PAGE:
7% among males.This cross-sectional study was done on first year university students withrange age between 18-24 years, enrolled in the 6 universities of southeasternFrance. In addition, this finding can also be supported by several studies fromTurkey, Egypt, Australia and Norway which also found that female had higherlevels of emotional disorder compared to male (Bayram & Bilgel, 2008; Wahed& Hassan, 2017; Stallman, 2010; Nerdrum, et al., 2006). The same resultswere also obtained from the study by Wong (2006). In local study, Al-Naggar(2012) stated in his study that gender was significantly influenced thepsychological distress among university students as female students has higherself-expectations and a feeling of lack of competence.

However, there are alsostudies that found no differences according to gender in terms of depression,anxiety and stress (Grant, et al.,2002).  Regarding ethnicity, only thestress scores demonstrated that there was significant relationship where Malayhad highest mean scores (Shamsuddin, 2013). However, another study indicatedthat psychological distress was the highest among Chinese, followed by Malaysand Indians (Nordin, Talib& Yaacob, 2009) In term of type of faculty, Al-Naggar(2012) indicates no significant associations with the psychological distress.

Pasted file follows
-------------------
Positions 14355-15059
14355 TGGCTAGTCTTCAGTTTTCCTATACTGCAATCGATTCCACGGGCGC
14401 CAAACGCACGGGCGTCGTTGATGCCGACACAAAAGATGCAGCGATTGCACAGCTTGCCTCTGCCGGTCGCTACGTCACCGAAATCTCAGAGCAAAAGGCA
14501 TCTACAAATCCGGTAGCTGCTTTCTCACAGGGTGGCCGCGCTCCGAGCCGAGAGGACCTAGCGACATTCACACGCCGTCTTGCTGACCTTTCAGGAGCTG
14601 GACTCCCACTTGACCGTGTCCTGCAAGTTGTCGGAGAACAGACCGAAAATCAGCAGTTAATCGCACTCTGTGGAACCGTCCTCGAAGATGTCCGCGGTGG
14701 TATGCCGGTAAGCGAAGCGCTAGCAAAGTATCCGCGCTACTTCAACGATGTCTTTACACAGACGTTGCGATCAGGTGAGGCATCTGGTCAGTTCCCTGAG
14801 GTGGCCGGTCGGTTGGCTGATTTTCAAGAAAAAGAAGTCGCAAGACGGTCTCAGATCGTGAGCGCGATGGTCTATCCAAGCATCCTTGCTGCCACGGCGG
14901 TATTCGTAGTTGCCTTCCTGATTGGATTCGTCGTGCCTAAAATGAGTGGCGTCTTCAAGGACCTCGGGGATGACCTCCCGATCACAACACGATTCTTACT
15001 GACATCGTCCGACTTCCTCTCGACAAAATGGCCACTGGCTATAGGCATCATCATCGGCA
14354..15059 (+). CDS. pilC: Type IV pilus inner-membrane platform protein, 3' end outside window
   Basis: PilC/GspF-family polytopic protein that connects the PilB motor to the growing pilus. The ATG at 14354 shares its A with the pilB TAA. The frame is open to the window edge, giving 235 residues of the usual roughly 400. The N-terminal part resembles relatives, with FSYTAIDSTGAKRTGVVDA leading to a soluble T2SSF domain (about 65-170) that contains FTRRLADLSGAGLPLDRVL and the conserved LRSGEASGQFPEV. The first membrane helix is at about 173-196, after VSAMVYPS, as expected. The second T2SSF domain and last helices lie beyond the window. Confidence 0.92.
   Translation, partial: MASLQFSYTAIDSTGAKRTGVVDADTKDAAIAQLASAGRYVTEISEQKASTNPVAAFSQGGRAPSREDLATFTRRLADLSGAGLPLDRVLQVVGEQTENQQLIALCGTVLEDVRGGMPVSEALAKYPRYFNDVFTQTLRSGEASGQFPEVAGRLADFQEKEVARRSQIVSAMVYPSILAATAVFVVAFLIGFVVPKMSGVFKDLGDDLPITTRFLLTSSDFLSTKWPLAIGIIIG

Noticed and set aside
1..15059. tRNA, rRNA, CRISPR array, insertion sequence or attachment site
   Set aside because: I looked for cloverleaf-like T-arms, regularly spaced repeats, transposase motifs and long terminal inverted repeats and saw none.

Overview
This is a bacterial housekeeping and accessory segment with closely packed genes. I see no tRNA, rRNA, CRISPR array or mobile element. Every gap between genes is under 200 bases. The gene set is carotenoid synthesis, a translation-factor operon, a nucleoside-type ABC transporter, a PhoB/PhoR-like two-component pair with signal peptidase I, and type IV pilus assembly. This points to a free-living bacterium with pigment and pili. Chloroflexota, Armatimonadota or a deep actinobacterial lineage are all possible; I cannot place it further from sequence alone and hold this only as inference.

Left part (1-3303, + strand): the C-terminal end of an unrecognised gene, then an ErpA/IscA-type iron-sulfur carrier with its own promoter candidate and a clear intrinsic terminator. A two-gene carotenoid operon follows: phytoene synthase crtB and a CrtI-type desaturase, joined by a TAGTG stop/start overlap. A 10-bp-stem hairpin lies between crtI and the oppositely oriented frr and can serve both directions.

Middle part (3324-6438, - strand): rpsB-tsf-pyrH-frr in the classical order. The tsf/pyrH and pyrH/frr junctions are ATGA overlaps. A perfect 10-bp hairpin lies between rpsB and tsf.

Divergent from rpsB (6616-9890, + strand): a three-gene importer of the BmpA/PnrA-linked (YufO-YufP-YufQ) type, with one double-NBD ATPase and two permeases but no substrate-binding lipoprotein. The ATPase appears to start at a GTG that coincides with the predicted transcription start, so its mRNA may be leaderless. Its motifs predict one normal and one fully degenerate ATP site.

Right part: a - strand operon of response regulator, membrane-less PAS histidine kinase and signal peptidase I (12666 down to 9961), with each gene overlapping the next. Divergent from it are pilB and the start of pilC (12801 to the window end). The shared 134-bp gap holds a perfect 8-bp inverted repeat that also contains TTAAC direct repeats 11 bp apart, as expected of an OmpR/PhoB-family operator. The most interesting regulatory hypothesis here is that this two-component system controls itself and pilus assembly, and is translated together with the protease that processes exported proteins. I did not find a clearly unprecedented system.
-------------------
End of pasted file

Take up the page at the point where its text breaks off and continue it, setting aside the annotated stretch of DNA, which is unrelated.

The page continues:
Nevertheless, the depression, anxiety and stress score were found to be higheramong students who studying social and political science than those who werestudying basic sciences and engineering or medicine (Bayram & Bilgel, 2008).Meanwhile, some of other study found higher scores of depression, anxiety andstress among medical students (Verger, et al., 2009). This is consistent withstudy by Abiola(2015) that medical students have been shown to be more inclined to emotionaldisorders especially stress and depression as compared to their non-medicalpeers.  Moreover, Everson, Maty, Lynch& Kaplan (2002) found that financial distress was strongly associated withpsychological distress. This finding were supported by other studies inAustralia (Cvetkovski, Reavley & Jorm, 2012) and United States of America(Eisenberg, Gollust, Golberstein& Hefner, 2007) which found that financial hardship wasindependently associated with psychological distress. However, no significantassociation were found between financial problem and psychological distress instudy done by Dachew (2015).